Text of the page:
Frasi di William Carlos Williams

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William Carlos Williams

Data di nascita: 17. Settembre 1883
Data di morte: 4. Marzo 1963
Altri nomi: Ουίλιαμ Κάρλος Ουίλιαμς, ویلیام کارلوس ویلیامز

William Carlos Williams è stato un poeta, scrittore e medico statunitense.

Frasi William Carlos Williams

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„Il «free verse» di Whitman era un assalto alla fortezza della poesia in se stessa; una sfida, rivolta a tutti i poeti viventi, a spiegare per quali motivi non dovessero anche loro scrivere allo stesso modo. Una sfida che dura ancora dopo un secolo di vigorosa esistenza nel corso del quale è stata sotto il fuoco continuo degli avversari ma non è mai stata sconfitta.“

—  William Carlos Williams

Origine: Da An Essay on Leaves of Grass, in Leaves of Grass One Hundred Years After, a cura di Milton Hindus, 1955; citato in Walt Whitman, Foglie d'erba, poesie scelte e tradotte da Enzo Giachino, cronologia della vita e dell'Autore e del suo tempo, antologia critica e bibliografia a cura di Anna Luisa Zazo, Arnoldo Mondadori Editore, II edizione, 1972, Antologia Critica, p. 34

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„A man isn’t a block that remains stationary though the psychologists treat him so — and most take an insane pride in believing it.“

—  William Carlos Williams

Introduction
The Wedge (1944)
Contesto: A man isn’t a block that remains stationary though the psychologists treat him so — and most take an insane pride in believing it. Consistency! He varies; Hamlet today, Caesar tomorrow; here, there, somewhere — if he is to retain his sanity, and why not?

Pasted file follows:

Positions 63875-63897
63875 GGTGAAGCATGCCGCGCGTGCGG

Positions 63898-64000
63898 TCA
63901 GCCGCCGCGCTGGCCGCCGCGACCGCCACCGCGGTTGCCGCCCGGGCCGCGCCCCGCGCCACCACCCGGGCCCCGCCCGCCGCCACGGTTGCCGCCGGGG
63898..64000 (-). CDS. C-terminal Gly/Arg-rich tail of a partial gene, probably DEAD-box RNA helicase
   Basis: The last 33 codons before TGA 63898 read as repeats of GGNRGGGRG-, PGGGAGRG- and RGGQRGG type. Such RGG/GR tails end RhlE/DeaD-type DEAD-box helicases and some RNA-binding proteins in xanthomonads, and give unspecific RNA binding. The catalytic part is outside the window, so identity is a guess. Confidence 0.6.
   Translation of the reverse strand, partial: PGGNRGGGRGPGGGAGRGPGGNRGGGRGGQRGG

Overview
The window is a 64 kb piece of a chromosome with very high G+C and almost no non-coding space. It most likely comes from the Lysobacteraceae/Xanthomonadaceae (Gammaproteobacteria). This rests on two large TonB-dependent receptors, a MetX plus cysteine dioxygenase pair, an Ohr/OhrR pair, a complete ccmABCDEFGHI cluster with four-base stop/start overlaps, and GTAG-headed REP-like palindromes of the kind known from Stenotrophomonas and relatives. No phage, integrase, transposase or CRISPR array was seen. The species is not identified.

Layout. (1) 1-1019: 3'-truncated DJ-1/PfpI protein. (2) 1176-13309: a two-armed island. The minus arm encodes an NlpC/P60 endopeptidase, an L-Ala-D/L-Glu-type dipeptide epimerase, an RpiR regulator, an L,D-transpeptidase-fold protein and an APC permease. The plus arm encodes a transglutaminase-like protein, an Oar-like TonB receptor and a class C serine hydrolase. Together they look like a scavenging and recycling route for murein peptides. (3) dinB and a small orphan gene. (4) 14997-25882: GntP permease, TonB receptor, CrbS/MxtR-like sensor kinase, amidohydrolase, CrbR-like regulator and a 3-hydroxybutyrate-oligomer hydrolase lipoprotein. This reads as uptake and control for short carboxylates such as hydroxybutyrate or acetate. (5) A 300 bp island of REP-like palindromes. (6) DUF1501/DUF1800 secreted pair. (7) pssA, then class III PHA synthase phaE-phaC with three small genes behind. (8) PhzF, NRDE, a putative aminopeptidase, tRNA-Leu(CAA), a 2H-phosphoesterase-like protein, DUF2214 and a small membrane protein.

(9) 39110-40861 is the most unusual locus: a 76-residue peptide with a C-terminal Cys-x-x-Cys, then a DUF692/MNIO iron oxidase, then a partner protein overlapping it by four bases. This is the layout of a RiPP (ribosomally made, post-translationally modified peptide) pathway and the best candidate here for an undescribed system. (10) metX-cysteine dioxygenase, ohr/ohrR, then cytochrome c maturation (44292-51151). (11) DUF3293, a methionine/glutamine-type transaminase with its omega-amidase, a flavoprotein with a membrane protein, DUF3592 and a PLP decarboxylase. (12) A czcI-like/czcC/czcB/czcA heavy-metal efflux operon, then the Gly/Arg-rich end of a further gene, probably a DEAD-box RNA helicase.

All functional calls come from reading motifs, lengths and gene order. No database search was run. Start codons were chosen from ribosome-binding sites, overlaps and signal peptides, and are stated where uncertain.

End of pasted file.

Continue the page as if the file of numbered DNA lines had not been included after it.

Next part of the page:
The arts have a complex relation to society. The poet isn’t a fixed phenomenon, no more is his work.

„But the hunted news I get from some obscure patients' eyes is not trivial. It is profound“

—  William Carlos Williams, libro The Autobiography of William Carlos Williams

The Autobiography of William Carlos Williams (1951), Ch. 54: The Practice
General sources
Contesto: What is the use of reading the common news of the day, the tragic deaths and abuses of daily living, when for over half a lifetime we have known that they must have occurred just as they have occurred given the conditions that cause them? There is no light in it. It is trivial fill-gap. We know the plane will crash, the train be derailed. And we know why. No one cares, no one can care. We get the news and discount it, we are quite right in doing so. It is trivial. But the hunted news I get from some obscure patients' eyes is not trivial. It is profound: whole academies of learning, whole ecclesiastical hierarchies are founded upon it and have developed what they call their dialectic upon nothing else, their lying dialectics. A dialectic is any arbitrary system, which, since all systems are mere inventions, is necessarily in each case a false premise, upon which a closed system is built shutting out those who confine themselves to it from the rest of the world. All men one way or another use a dialectic of some sort into which they are shut, whether it be an Argentina or a Japan. So each group is maimed. Each is enclosed in a dialectic cloud, incommunicado, and for that reason we rush into wars and prides of the most superficial natures.
Do we not see that we are inarticulate? That is what defeats us.

„Well —
all things turn bitter in the end
whether you choose the right or
the left way
and —
dreams are not a bad thing.“

—  William Carlos Williams, libro Al Que Quiere!

"Libertad! Igualidad! Fraternidad!"
Al Que Quiere! (1917)
Contesto: Brother!
— if we were rich
we'd stick our chests out
and hold our heads high! It is dreams that have destroyed us. There is no more pride